Let’s say a company completes a successful pilot phase implementing RPA to automate a couple of processes, and they green light efforts to expand and continue to automate more processes. A big mistake is made if the next steps do not include interdepartmental communication and partnering.

An internal marketing plan should be used to educate employees on the capabilities of RPA to include everyone in this new wave forward. This is important for two reasons. The first being that, despite the absence of any meaningful evidence, there is a concern around RPA (along with automation as a whole) that it is “coming for your job.” In a global RPA study performed by Protiviti3 in 2019, 450 companies that use RPA in various capacities were asked about the top benefits of RPA use. “Reduced costs” received a measly score of 1% among those considered RPA Leaders. Compare that with “Greater employee satisfaction from elimination of mundane tasks” receiving a score of 12% among the same group. The fact is, RPA implementation should make all employees excited. In the vast majority of use cases, RPA is taking away the most boring, repetitive tasks of an employee’s day off their plate. The key is communicating this with your people so they can envision the more interesting tasks they’ll be able to focus more of their time on rather than fearing for their jobs. The second reason for this company-wide communication is to generate new ideas for automation. Generally, the best ideas for automation will come from the “boots on the ground”—those who actually know how much time they’re spending on frequent, repetitive, rule-based tasks. Educate them on RPA’s capabilities and get them excited to share their ideas that will fuel the RPA movement.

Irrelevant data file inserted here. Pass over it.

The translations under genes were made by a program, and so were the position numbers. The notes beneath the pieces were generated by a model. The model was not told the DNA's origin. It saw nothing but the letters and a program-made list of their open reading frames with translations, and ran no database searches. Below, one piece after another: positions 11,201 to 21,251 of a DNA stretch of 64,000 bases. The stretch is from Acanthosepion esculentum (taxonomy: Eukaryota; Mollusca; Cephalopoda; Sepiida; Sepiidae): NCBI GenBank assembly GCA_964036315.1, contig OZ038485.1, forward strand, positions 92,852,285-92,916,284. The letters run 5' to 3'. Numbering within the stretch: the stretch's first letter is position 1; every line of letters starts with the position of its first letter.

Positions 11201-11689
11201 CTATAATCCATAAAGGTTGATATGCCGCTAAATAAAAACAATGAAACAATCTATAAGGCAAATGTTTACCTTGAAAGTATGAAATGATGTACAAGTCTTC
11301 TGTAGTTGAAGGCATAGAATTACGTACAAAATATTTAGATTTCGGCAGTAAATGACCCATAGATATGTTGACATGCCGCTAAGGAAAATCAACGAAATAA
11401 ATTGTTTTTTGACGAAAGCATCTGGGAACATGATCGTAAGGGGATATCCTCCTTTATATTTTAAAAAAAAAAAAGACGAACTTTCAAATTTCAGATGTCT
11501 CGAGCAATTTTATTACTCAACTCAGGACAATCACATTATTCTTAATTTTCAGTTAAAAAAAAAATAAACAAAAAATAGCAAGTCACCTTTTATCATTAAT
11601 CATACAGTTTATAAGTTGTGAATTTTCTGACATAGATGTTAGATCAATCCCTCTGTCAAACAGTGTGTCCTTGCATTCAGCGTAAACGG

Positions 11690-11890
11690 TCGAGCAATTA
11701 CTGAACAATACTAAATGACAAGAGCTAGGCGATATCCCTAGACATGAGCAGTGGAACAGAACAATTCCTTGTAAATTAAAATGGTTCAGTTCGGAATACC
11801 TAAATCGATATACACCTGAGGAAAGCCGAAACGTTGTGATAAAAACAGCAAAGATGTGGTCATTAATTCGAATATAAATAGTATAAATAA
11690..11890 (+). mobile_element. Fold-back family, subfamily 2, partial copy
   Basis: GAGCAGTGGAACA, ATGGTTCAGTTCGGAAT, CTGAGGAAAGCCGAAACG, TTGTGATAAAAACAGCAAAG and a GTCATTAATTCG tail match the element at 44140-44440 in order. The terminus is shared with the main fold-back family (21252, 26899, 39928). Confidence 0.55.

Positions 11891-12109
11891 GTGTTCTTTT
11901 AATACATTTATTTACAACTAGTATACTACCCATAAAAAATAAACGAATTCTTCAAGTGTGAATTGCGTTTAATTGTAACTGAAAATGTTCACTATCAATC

An RPA team that does not have ardent, visible support from higher management will find it difficult to get things done. Think about what is needed from an IT perspective for an RPA program to scale: servers hosting the orchestration components, virtual machines to host unattended bots, service accounts to systems that the bots will use when performing certain processes, etc. Now we all love our IT folks—but they don’t always love it when we want to make a bunch of changes to the infrastructure, provision new resources, grant new account permissions, and so forth. Pair your requests with the fact that there’s a decent chance they have not encountered RPA before, and you’ll find yourself explaining the entire concept to five different people for each request that you make. This will not only grind any project to a painfully slow pace, but it will also start to create tensions with the team that RPA may critically rely on periodically throughout its life cycle. By setting the tone from the top that RPA is an important initiative that will require collaboration from various departments, these frustrating interactions can be exchanged for clear and productive conversations.